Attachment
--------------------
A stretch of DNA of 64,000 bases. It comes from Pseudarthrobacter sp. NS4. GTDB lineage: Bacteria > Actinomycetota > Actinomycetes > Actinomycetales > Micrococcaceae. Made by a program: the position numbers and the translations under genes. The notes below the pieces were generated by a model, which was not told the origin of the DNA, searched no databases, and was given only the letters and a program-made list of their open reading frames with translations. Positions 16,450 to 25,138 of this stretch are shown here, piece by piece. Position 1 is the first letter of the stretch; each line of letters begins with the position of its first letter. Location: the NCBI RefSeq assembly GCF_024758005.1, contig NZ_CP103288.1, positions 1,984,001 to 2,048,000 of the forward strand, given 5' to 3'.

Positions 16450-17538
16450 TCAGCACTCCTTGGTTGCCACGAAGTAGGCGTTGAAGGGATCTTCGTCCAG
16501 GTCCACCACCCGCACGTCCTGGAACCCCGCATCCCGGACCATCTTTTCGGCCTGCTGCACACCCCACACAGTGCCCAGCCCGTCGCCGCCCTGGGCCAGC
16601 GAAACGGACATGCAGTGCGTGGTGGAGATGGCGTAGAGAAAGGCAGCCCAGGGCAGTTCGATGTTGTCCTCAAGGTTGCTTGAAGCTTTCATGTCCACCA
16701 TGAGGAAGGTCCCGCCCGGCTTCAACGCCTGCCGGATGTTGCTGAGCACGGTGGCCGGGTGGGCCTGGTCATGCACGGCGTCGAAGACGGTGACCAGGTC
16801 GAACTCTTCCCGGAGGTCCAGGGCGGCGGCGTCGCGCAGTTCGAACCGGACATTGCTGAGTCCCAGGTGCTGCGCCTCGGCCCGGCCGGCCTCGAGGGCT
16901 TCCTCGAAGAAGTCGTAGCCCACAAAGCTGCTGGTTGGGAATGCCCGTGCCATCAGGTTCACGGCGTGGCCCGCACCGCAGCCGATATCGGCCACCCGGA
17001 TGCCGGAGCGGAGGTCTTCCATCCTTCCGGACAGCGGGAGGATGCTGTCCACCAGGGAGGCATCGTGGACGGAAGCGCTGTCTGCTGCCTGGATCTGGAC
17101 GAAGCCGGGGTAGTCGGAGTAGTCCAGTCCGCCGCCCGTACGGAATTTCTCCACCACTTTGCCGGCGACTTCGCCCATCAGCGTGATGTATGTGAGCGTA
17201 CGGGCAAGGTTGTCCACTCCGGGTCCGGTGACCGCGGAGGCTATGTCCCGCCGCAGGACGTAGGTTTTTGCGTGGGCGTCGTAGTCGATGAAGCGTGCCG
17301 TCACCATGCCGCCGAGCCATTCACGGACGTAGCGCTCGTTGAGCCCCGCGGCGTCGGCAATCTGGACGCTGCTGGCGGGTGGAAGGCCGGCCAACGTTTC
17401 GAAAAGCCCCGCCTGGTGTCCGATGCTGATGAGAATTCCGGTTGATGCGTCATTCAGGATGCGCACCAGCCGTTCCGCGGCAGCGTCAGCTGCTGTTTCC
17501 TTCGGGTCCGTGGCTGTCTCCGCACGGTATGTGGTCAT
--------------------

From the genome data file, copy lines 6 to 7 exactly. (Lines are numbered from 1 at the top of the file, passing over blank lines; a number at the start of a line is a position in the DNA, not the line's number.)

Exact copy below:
16701 TGAGGAAGGTCCCGCCCGGCTTCAACGCCTGCCGGATGTTGCTGAGCACGGTGGCCGGGTGGGCCTGGTCATGCACGGCGTCGAAGACGGTGACCAGGTC
16801 GAACTCTTCCCGGAGGTCCAGGGCGGCGGCGTCGCGCAGTTCGAACCGGACATTGCTGAGTCCCAGGTGCTGCGCCTCGGCCCGGCCGGCCTCGAGGGCT